But the hype here is for good reason: the economics are tough. The Barbican's concert hall seats 2,000, and youth on its own in singly promoted concerts spells box-office blues. But isn't the Mozart umbrella robust enough to eschew the supersell, particularly with such company as the Academy of St Martin-in-the-Fields (the Amadeus orchestra), the prize-gatherers Jonathan Lemalu and Paul Lewis, and the heavyweights Jane Glover and Richard Hickox, in intriguingly planned concerts where two solo spots per programme (a player or a singer) quicken the pulse? Enter the marketing managers: "Welcome to the Mostly Mozart Festival - a celebration of the world's most popular composer". Does this remind you of something?
"Classic", as Classic FM is endearingly called, is behind more than you might think. Is this public service broadcasting or self-serving business sense? The Barbican needs audiences; so does Classic, if its advertising rates are to climb and the company is to prosper. Or continue to prosper, as its listening figures are staggering: since 1998, weekly figures have soared from 5.1 million per week to 6.9 million, while in the same period listeners to BBC Radio 3 have declined from 2.5 million to 2 million. Only in the over-65 age group does the BBC clearly score above Classic. But then Classic's task is far simpler: it does not own a substantial proportion of the country's symphonic superstructure; it has no commitment to commissioning and performing new work; and it has no overall investment in a summer festival of concerts, such as the world-class Proms. Yet Classic is behind much music-making today, providing invaluable free publicity - on-air trails, talks, repertoire highlights and promotion - for its 12 "Classic FM partners".
You may be surprised to find some of our most august organisations among these 12, including the Wales Millennium Centre, the London Symphony Orchestra and the Philharmonia Orchestra. "Ticket sales for our Missa Solemnis with Roger Norrington at Symphony Hall [Birmingham] in March leapt by 50 per cent during the week of Classic FM's advertising," noted the Philharmonia Orchestra. The London Symphony Orchestra's £5 sampler concert in April sold out in three weeks: 81 per cent of the audience had never attended an LSO concert before, and 90 per cent of the tickets were sold via Classic.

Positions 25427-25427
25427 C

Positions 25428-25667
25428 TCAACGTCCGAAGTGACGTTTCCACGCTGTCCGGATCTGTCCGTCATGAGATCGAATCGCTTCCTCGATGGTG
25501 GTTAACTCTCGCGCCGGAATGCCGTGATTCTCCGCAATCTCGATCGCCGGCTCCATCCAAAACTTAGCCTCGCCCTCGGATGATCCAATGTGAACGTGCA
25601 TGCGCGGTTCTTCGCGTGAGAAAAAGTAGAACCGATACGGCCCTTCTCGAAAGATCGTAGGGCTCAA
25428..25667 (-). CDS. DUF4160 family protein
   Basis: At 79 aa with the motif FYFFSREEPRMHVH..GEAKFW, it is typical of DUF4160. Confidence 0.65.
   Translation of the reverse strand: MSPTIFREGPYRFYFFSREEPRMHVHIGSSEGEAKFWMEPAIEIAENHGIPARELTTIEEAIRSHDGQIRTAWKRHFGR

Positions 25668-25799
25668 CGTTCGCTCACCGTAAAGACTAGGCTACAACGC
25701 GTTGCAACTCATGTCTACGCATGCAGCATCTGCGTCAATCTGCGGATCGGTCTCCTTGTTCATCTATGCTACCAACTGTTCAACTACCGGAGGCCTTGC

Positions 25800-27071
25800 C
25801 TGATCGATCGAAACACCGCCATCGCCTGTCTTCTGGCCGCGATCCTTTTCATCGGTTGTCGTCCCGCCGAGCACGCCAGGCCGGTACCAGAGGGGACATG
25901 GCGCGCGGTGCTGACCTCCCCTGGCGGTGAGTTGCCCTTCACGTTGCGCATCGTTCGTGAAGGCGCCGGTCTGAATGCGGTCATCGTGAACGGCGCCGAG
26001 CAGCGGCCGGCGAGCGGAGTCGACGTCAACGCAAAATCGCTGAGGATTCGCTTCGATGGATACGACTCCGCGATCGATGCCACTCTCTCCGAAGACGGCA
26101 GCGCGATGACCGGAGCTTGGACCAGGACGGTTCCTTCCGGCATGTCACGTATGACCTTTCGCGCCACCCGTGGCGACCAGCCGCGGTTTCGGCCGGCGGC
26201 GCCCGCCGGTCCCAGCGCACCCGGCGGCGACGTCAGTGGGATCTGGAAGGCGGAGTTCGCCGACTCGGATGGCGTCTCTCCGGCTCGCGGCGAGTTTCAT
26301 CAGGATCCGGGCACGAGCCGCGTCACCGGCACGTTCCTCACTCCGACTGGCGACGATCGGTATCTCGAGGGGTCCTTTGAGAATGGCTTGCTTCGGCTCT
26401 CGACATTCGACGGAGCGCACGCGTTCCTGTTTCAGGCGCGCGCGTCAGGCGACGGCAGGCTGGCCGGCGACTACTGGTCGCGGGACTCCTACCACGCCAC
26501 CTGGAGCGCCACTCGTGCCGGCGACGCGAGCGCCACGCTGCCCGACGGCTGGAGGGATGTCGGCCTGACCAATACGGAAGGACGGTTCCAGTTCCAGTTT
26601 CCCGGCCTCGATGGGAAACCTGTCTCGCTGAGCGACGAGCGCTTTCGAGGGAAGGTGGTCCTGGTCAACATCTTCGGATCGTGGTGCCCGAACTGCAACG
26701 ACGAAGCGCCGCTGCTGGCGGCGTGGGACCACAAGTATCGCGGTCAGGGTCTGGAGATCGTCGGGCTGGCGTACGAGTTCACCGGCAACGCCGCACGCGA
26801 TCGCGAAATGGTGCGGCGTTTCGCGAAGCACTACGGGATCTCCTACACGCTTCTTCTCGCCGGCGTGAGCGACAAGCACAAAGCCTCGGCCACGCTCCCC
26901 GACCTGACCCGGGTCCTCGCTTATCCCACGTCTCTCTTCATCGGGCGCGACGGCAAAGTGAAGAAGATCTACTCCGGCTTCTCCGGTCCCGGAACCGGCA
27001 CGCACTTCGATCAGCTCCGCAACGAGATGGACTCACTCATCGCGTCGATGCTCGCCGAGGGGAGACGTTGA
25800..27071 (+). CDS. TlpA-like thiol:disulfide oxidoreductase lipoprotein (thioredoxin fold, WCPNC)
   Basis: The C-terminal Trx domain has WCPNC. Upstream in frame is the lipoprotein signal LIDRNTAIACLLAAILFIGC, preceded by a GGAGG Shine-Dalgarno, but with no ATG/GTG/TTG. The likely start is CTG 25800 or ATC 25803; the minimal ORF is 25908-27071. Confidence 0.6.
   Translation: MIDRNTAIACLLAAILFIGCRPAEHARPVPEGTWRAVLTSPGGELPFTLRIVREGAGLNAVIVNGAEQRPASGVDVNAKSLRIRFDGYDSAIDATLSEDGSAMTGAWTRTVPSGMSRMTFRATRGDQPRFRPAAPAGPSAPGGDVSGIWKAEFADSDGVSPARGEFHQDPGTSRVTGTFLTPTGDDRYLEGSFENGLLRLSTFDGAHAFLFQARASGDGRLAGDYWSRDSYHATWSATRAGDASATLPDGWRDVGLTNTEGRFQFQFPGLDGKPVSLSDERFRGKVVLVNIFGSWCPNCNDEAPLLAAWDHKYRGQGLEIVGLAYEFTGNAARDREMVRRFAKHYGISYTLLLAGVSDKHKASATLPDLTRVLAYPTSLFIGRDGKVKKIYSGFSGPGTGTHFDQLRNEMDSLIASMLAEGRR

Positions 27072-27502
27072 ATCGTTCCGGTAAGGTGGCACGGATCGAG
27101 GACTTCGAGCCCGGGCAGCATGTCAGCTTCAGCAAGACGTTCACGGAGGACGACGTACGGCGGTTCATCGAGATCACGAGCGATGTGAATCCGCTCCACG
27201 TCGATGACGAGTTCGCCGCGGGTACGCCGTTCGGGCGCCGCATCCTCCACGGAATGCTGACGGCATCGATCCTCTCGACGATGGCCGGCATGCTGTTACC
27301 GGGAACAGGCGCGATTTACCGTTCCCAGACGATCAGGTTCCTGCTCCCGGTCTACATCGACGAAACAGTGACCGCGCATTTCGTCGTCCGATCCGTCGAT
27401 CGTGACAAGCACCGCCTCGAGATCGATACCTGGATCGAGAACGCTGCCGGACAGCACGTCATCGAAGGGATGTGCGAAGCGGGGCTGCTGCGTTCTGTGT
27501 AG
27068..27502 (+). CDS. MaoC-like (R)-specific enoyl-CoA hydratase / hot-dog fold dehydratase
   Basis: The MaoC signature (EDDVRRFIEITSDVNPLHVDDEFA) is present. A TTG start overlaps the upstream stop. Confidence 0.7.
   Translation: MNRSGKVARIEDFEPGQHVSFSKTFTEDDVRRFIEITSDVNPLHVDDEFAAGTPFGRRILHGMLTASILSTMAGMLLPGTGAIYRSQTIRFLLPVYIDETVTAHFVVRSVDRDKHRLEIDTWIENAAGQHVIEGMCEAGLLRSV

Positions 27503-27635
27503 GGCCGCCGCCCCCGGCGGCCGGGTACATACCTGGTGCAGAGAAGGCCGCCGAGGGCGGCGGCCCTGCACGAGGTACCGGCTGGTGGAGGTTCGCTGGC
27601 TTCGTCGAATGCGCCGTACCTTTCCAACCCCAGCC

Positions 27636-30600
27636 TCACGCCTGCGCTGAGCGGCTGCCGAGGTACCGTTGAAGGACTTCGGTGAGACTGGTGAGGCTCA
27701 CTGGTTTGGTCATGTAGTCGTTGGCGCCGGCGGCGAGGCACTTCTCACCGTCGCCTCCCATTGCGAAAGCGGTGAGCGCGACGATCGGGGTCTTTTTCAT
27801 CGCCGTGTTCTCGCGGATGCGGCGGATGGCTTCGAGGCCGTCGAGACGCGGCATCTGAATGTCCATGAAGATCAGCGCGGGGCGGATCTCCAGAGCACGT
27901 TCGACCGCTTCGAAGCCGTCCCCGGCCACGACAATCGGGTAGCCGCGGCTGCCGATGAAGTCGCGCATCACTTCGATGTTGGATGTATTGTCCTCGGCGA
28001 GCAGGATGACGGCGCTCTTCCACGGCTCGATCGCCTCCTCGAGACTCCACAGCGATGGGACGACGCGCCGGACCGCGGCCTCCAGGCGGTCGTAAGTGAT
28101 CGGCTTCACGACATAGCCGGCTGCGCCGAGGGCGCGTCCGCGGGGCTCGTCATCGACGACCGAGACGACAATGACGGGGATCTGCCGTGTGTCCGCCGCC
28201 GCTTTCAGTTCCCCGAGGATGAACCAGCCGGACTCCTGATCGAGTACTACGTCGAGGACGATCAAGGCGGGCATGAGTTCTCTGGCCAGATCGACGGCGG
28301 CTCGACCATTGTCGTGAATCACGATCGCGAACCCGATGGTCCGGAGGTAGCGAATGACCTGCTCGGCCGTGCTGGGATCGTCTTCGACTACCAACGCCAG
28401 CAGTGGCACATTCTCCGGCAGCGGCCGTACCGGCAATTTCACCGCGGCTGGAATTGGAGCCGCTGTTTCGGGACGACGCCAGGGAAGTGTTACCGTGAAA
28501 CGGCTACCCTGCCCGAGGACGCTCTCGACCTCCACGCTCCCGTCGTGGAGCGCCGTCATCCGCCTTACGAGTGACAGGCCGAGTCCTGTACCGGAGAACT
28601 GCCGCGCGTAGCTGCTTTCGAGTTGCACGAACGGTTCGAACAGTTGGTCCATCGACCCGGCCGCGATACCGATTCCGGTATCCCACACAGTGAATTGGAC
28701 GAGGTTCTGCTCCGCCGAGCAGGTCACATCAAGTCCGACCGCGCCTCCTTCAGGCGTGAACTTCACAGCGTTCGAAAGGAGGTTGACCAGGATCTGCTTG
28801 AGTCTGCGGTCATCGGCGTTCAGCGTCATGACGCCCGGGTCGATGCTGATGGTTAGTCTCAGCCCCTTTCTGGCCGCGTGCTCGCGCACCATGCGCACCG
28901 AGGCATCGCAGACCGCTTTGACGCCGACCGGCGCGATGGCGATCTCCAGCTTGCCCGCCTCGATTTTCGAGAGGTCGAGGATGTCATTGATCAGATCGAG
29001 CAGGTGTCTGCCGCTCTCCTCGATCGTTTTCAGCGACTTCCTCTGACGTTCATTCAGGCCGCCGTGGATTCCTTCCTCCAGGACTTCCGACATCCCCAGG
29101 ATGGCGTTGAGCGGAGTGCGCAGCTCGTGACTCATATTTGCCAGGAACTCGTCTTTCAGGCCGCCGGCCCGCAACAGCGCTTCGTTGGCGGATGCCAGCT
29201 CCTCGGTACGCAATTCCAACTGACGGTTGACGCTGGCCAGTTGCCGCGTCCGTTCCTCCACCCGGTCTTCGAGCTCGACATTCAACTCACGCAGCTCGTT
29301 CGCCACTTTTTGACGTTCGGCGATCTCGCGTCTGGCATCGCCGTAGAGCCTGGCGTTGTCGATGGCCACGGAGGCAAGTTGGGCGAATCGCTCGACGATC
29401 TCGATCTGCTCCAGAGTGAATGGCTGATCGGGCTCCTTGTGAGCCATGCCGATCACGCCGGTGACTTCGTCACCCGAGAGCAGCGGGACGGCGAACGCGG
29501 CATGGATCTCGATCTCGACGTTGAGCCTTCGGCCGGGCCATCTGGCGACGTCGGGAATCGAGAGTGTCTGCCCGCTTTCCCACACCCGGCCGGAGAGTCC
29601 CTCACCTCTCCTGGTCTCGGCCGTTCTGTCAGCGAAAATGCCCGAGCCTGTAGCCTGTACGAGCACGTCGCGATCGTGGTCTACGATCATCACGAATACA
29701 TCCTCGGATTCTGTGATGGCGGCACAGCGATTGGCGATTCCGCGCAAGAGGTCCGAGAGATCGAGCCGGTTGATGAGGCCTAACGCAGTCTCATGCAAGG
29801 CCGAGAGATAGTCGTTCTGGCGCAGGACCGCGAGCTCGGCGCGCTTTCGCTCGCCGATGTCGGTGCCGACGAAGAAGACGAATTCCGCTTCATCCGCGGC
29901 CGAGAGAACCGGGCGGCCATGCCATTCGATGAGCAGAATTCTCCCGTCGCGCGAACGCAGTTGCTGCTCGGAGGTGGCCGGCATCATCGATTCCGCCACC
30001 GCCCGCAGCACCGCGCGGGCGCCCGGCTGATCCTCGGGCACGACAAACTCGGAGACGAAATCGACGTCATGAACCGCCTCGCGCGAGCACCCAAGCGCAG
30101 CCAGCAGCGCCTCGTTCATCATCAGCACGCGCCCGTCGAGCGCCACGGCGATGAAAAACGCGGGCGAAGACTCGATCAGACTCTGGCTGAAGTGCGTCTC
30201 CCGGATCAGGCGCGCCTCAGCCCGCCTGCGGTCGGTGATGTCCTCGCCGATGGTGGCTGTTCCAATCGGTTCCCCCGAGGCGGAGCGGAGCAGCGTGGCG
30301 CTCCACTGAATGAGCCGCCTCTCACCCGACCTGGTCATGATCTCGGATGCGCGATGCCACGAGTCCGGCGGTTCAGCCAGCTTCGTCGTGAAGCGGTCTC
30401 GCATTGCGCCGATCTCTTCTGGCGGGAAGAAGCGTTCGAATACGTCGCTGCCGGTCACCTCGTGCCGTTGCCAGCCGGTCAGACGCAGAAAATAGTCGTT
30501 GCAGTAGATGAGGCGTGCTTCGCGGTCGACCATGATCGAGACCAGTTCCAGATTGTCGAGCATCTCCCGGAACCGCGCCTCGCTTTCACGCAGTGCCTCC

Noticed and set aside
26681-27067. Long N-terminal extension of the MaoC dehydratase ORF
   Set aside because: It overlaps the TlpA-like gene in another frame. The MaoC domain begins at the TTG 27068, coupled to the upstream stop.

Classic's support is in kind: live concerts are not broadcast - the cost to the station would be prohibitive - but recordings, discussions and directions are. Everyone benefits. The profile of classical music is raised; more punters attend events; cash-strapped arts organisations raise more income; the government's "Youth and Accessibility" requirements are satisfied.
With the gradual disappearance of music education from our schools and "serious" music from our screens, Classic appears a saviour, especially since the arrival of Classic FM TV, the first 24-hour classical video channel in the world. But the monthly reach of 1.2 million viewers is dramatically small.
Wet T-shirts and sexually seductive "come-ons" are likely to work only for the very young at heart and in limb. Is this the future - where performers of a certain age, unable to sustain visual scrutiny, are banished to an ignoble background for ever? Will audiences for "the real thing" stand "the old and the ugly"? Or will it turn out that the golden egg has produced a terrifying monster?
Mostly Mozart is at the Barbican, Silk Street, London EC2 until 2 August. For tickets and information, phone 0845 120 7594 or visit: www.barbican.org.uk/mostlymozart
Annette Morreau is a music critic for the Independent